Hoover Institution senior fellow Victor Davis Hanson said Friday that America’s botched drone strike that killed seven civilians and no terrorists was “a disaster” and not just a “nonsuccess.”
U.S. Central Command chief Gen. Kenneth McKenzie announced Friday that the U.S. drone strike in Kabul killed multiple civilians, including children, but not members of the ISIS-K terrorist group.”Unfortunately, I have empathy for [McKenzie],” Hanson told Fox News’ “The Story with Martha MacCallum.”(RELATED: CENTCOM Says It’s ‘Unclear What May Have Happened’ In Kabul Drone Strike That Reportedly Killed Civilians)
“But he didn’t clear it up. He said it wasn’t a success. It’s more than that. It was a disaster. We killed innocent people … That’s not a success. It’s something much worse,” Hanson continued, questioning McKenzie’s statement that the strike was not induced by Taliban-supplied information.
“We don’t know that; we’re not on the ground,” he said.
The author argued that America has returned to “the mentality of Vietnam,” where government officials are “not telling us the truth and they don’t feel upset about it.” Hanson said it is “an insult to the people who died” to call the drone strike “a nonsuccess,” “all of these bureaucratese terminologies” just to make “a disaster” appear “successful.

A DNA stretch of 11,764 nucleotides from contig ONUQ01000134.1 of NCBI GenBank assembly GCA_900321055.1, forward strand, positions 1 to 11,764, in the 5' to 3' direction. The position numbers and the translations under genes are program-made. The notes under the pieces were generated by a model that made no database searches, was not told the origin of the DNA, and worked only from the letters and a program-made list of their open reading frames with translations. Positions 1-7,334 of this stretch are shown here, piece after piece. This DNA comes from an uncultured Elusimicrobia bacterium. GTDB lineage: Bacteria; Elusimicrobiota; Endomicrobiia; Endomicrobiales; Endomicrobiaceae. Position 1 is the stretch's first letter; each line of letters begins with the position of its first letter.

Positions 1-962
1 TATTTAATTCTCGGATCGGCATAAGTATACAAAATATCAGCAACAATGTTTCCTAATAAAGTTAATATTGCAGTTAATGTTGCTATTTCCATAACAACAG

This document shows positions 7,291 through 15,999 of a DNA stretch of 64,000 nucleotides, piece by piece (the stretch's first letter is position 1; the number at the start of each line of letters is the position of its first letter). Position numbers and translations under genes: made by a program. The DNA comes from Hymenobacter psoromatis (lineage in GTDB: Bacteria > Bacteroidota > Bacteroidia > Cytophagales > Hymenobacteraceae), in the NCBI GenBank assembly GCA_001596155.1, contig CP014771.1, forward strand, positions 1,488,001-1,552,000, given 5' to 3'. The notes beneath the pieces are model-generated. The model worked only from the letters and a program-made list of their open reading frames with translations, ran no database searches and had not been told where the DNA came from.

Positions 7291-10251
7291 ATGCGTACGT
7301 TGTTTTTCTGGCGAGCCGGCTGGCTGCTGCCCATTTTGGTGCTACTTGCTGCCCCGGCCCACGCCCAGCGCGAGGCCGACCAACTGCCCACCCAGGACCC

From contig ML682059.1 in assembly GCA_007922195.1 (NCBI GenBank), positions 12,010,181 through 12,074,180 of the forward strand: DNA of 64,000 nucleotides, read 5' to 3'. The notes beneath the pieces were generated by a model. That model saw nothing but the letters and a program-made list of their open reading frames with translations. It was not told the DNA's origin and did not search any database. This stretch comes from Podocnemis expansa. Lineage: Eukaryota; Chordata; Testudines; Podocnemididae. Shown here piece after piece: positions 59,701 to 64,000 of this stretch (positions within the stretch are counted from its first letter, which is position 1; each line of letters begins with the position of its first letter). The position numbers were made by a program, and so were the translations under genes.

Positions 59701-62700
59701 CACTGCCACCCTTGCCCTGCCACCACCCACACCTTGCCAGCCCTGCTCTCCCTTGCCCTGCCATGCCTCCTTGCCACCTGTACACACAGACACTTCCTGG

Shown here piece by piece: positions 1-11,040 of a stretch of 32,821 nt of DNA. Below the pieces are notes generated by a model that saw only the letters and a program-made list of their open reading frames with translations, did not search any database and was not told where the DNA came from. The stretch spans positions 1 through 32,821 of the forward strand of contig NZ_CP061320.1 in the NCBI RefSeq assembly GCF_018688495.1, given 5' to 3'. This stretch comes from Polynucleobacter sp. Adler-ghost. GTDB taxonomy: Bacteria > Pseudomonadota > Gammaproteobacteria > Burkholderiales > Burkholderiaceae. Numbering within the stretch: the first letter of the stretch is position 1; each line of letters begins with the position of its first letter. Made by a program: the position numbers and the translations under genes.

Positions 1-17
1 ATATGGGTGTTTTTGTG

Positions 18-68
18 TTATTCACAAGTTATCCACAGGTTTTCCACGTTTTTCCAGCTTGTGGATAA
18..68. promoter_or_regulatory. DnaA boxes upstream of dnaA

Hanson said the fact that Americans remain in Afghanistan will continue to provide the Taliban with “leverage … They know that we’re in a period of crisis and our government is not telling the truth and that’s tragic.” (RELATED: ANALYSIS: Biden Is Playing The Blame Game, But His Culpability In Afghanistan Stretches Over A Decade)
The academic noted that the U.S. has “lost deterrence” in Afghanistan and around the world, from both a tactical and strategic viewpoint. “Unfortunately, I wish this was the end but I’m afraid it’s the beginning of something really bad.”
The Pentagon initially boasted that the drone strike killed at least one ISIS-K member with a vehicle carrying explosives. Joint Chiefs of Staff Chairman Gen. Mark Milley declared it to be a “righteous strike” on Sept. 1. However, reports soon contradicted the official line and suggested civilians had in fact been hit and killed.